• 1 teaspoon ground coriander
  • 1/2 teaspoon garam masala
  • 1/2 teaspoon red chile powder (cayenne)
  • 1/2 teaspoon ajwain (carom seeds)
  • 1 1/2 teaspoons salt
  • 2 cups water
  • rice flour, to knead

Wash, drain and roughly chop the fenugreek leaves.

Bring about 2 cups of water to a boil.

Sift all the flours into a large bowl.  Add the fenugreek and the spices and mix to combine with the flours.

Start adding the water 1/3 cup at a time, until a soft dough is formed, that pulls away from the sides of the bowl.

Turn onto a well floured surface with rice flour and knead into a ball.

Divide into 8 evenly sized balls.

Dust surface liberally with rice flour and roll out each ball into a circle.  First, press down the balls using the palm of your hands.  After you do this, it will only take a few rolls with the rolling pin.  It is a very soft dough, so make sure the board and rolling pin are well floured.  I rolled them all out and placed in between pieces of waxed paper.  The first 3 or 4 were fine, but as the dough cooled, it was harder to roll without the dough cracking.

One of the problem theplas...kept on cracking

As I kept trying, more of the rice flour gets incorporated into the dough and then the dough becomes to dry to stay together (around 3 of them ended up in the garbage).

Heat a griddle/tawa. Brush with a little ghee and place rolled thepla on griddle.  Turn over, brush the top side with more ghee and cook until golden brown on the other side.

It is a very dense, heavy dough – not the light Naan and Paratha’s I am used to.  However, full of flavor, it is delicious and very filling – so a little goes a long way – a delicious bread to add to your meal if you have any weight loss goals.  It’s one of those things that just takes practice.  As I improve the speed of my rolling out the dough, I will be able to form better looking theplas, instead of my unevenly shaped ones.

stack of my thepla's

With all the flavorings, these are so delicious, I don’t think anything else is needed, however, you can serve with chutney or your favorite vegetarian curry, if desired.  Here, I had it with a chickpea salad with chaat masala.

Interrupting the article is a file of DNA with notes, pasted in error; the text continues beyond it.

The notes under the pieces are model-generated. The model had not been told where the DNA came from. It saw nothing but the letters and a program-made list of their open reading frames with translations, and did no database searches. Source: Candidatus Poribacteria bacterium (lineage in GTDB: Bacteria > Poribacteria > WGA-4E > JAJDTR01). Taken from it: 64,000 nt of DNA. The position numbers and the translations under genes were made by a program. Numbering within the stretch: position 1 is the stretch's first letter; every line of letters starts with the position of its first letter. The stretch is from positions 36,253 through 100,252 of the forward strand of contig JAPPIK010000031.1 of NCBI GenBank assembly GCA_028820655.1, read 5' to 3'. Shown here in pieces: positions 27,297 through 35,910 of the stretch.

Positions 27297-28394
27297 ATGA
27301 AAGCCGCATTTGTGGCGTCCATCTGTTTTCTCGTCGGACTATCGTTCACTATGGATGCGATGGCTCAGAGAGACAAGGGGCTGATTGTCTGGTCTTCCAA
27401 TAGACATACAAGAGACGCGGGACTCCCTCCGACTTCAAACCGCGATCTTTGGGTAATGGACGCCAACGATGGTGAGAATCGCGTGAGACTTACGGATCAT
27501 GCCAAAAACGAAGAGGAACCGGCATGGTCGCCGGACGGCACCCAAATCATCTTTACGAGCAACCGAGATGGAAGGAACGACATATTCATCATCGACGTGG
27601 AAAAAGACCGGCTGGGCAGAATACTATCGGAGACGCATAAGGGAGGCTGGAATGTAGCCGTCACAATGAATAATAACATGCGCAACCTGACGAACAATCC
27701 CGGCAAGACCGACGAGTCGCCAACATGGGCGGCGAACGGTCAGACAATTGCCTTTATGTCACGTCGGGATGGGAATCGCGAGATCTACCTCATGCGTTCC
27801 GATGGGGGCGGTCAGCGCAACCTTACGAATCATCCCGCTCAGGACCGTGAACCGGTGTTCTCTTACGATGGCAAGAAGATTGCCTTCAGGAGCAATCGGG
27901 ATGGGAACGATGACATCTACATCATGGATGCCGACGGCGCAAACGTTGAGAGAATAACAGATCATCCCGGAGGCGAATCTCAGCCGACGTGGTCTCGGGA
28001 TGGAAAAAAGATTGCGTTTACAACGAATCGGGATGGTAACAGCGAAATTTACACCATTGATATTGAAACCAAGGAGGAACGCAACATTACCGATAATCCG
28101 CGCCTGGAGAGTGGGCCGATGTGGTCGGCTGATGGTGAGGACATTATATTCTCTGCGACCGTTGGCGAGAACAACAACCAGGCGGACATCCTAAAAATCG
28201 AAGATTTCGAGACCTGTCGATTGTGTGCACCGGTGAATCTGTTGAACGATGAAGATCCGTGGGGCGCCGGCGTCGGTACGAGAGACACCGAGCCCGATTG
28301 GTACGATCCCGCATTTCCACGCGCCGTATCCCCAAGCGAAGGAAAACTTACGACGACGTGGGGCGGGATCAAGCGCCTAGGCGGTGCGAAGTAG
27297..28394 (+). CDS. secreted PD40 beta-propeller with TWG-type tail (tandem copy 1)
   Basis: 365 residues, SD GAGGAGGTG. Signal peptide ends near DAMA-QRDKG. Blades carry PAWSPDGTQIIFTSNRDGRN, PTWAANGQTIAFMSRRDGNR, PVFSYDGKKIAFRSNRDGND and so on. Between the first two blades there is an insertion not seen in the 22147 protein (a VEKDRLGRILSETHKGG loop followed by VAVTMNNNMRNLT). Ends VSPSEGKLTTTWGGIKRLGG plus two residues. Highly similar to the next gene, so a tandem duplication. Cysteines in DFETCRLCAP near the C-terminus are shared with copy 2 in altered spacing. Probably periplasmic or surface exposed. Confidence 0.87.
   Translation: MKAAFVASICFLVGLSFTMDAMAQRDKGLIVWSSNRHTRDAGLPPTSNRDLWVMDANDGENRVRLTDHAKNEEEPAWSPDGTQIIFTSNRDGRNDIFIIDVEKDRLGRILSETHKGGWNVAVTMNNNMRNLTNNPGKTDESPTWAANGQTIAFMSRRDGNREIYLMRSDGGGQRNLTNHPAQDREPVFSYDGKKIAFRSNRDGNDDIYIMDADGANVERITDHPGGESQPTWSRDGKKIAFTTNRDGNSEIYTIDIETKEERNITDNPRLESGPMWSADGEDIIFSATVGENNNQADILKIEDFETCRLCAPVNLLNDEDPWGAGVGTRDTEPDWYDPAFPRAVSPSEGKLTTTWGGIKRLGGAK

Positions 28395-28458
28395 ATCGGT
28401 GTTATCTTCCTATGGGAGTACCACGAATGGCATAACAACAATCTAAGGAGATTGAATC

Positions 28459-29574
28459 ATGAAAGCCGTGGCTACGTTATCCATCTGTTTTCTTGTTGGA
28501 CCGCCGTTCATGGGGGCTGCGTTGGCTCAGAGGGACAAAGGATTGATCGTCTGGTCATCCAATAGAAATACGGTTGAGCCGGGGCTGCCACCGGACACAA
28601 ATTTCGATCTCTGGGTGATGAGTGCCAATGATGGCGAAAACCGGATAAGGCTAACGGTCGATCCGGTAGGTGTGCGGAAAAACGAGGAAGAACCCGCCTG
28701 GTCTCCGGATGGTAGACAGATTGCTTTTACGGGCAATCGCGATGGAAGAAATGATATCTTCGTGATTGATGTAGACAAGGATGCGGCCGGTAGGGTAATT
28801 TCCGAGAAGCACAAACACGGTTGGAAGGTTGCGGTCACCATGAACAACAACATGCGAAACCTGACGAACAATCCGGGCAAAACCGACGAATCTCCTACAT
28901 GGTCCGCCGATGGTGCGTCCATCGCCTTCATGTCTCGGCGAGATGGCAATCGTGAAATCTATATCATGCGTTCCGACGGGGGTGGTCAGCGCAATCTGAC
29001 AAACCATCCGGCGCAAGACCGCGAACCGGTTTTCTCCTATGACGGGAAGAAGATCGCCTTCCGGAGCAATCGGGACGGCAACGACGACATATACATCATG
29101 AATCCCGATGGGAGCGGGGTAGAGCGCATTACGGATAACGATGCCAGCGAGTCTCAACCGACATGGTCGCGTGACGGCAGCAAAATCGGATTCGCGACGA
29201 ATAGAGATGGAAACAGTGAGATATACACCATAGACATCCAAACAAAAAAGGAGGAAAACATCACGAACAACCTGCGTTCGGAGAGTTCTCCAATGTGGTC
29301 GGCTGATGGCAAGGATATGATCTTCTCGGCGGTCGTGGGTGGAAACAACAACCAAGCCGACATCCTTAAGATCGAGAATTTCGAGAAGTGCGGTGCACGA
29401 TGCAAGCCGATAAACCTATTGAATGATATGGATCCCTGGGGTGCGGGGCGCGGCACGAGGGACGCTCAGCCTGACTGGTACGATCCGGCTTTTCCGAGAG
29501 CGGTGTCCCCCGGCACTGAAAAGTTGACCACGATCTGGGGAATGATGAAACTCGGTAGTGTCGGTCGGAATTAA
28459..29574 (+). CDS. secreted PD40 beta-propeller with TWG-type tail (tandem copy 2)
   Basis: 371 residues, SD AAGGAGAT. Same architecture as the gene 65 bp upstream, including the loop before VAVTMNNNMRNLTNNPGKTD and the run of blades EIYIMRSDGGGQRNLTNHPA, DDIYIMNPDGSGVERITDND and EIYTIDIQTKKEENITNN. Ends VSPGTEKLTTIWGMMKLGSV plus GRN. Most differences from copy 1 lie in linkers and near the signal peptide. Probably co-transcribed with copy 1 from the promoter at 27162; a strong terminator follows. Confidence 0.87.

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This recipe is being sent to Fiber Rich Event

Fiber Rich Event

 

Mireille

http://gourmetglobal.blogspot.com

http://everywherestreetfoods.wordpress.com

http://www.globaltasteinc.com

My Very First Blogging Event

Hi Everyone,

Although I have been blogging for almost 5 years, I decided to launch a new blog focused solely on Indian food.  My other blog is a globally focused blog, with recipes from cuisines around the world.

Recently, I have learned about the variety of Indian breads/pastries:

  • Chapati
  • Paratha
  • Naan
  • Poori
  • Dosa
  • Idli
  • Adai
  • Uttapam
  • Dhebra
  • Dhokla
  • Thepla
  • Ginnappa
  • Samosa

I have decided I want to master all of these, as well as learning more about Indian regional cuisine.

Although I have cookbooks from some Indian heavyweights like Madhur Jaffrey and Julie Sahni, I am looking to my fellow food bloggers for recipes to try.  To that end, I am inviting everyone to contribute to my very first blogging event and I plan to sponsor an event every month.  For the first 12 months of this blog, the events will all focus on Indian breads and/or pastry.  Every month, I will announce a winning recipe that I am going to try.

Rules for the Coconut Event @ From Adai to Dhebra:

1 – Recipe must include coconut in some form: grated coconut, powdered coconut, coconut milk, coconut water, coconut essence

2 – Recipe must be of one of the above mentioned bread types. (If there is another Indian bread type I did not include, please email me at islandpalate@gmail.com)

3 – Your posting must include logo and linkback to this page.

4 – Archived entries are allowed (not older than 6 months).  Archived entries must be reposted with logo and linkbacks.

5 – Any submissions that do not follow the rules will be deleted.

6 – Linky Tool will open on March 30 and close on April 30th.